The FDA may disagree with our regulatory plan and we may fail to obtain regulatory approval of our CAR T cell product candidates.

The general approach for FDA approval of a new biologic or drug is for the sponsor to provide dispositive data from two well-controlled, Phase 3 clinical studies of the relevant biologic or drug in the relevant patient population. Phase 3 clinical studies typically involve hundreds of patients, have significant costs and take years to complete. We expect ongoing FDA feedback on our trials, some of which may lead to changes in the trials, which could cause future delays to our trials. In addition, even if we believe the results are sufficiently compelling, such as for the ALPHA2 (CLL) and ALPHA3 trials, the FDA could ultimately require longer-term follow-up results, additional data from our clinical trials or additional trials that could delay or prevent our first BLA submission. The FDA may require that we conduct a comparative trial against an approved therapy including potentially an approved autologous T cell therapy, which would significantly delay our development timelines and require substantially more resources. In addition, the FDA may only allow us to evaluate patients that have failed or who are ineligible for autologous therapy, which are extremely difficult patients to treat and patients with advanced and aggressive cancer, and our product candidates may fail to improve outcomes for such patients.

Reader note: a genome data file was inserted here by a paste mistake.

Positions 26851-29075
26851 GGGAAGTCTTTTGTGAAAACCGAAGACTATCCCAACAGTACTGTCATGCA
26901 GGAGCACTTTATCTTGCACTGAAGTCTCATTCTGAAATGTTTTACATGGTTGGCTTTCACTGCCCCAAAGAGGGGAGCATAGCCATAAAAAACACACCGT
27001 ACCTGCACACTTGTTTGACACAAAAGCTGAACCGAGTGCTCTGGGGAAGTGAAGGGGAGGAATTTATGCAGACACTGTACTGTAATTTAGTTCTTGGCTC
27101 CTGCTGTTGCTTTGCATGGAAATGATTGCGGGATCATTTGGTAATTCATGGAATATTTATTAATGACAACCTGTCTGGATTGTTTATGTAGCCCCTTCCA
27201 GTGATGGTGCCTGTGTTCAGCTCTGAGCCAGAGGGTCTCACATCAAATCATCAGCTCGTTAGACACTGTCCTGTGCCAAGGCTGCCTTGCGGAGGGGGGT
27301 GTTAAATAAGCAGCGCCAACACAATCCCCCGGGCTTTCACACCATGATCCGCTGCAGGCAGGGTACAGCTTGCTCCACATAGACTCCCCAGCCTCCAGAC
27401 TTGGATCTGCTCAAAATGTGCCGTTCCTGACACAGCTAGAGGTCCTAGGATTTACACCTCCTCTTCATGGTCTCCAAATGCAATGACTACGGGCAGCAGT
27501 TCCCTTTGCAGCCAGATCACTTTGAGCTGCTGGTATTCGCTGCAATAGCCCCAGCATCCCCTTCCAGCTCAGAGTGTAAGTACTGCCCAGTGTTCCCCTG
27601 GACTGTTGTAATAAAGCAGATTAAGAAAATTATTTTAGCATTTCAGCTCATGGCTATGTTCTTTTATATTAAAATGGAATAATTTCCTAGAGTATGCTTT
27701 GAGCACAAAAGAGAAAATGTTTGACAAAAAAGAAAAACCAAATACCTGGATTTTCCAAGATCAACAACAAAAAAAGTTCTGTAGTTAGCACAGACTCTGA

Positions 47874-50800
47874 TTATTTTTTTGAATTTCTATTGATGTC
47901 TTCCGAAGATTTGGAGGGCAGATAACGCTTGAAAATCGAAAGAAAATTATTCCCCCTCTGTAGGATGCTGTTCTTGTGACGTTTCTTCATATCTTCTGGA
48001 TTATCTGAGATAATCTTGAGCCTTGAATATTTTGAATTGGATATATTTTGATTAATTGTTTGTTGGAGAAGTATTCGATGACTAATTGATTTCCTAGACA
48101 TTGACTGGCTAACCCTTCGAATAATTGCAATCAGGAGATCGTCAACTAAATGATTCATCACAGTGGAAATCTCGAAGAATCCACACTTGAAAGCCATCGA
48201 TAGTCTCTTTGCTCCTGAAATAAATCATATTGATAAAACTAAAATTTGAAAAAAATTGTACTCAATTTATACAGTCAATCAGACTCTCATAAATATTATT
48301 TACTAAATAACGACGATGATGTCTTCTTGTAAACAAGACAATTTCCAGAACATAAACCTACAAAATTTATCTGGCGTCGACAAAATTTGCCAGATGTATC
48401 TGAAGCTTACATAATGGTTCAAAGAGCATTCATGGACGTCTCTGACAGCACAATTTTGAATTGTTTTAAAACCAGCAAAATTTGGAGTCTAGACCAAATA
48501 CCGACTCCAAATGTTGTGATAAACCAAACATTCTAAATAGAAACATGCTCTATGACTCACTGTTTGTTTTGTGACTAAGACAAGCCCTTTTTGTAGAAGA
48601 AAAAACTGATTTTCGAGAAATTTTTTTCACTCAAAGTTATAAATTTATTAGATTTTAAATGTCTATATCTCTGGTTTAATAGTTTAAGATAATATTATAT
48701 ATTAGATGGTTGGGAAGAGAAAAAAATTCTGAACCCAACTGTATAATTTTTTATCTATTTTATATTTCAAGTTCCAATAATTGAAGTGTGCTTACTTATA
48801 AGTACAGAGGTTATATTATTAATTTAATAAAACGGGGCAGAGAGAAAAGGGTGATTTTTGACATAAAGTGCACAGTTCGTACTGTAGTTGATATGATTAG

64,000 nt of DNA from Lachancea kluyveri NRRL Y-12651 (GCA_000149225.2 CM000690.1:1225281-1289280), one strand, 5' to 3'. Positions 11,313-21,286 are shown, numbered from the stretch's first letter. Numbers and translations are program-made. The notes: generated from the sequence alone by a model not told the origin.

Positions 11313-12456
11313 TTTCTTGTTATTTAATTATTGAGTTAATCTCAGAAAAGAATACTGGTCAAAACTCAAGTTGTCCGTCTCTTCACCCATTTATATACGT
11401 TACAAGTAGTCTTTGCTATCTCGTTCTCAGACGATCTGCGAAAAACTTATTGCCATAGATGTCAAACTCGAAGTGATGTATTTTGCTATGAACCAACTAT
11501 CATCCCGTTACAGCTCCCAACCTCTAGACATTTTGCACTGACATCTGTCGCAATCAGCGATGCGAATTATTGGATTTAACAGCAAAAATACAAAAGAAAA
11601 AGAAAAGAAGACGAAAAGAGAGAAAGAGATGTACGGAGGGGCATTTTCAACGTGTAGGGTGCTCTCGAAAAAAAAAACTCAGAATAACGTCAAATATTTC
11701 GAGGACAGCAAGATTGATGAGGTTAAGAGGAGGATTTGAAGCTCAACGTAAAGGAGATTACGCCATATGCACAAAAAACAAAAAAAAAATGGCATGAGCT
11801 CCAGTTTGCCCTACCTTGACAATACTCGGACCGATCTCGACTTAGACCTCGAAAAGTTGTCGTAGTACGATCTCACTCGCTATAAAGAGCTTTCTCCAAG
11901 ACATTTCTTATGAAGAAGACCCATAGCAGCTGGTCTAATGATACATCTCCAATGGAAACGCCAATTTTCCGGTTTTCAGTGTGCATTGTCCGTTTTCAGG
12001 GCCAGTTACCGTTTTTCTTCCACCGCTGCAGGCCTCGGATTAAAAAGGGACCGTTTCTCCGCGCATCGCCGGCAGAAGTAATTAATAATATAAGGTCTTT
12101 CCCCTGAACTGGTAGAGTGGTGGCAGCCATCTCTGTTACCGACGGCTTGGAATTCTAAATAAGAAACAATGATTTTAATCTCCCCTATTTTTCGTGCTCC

If the FDA grants accelerated approval for our product candidates, as a condition for accelerated approval, the FDA may require us to perform post-marketing studies to verify and describe the predicted effect on irreversible morbidity or mortality or other clinical endpoint, and the drug or biologic may be subject to withdrawal procedures by the FDA that are more accelerated than those available for regular approvals. The FDA may ultimately refuse to grant accelerated approval for our product candidates and require a Phase 3 clinical trial prior to approval, particularly since our product candidates represent a novel treatment. In addition, the standard of care may change with the approval of new products in the same indications that we are studying. This may result in the FDA or other regulatory agencies requesting additional studies to show that our product candidate is superior to the new products.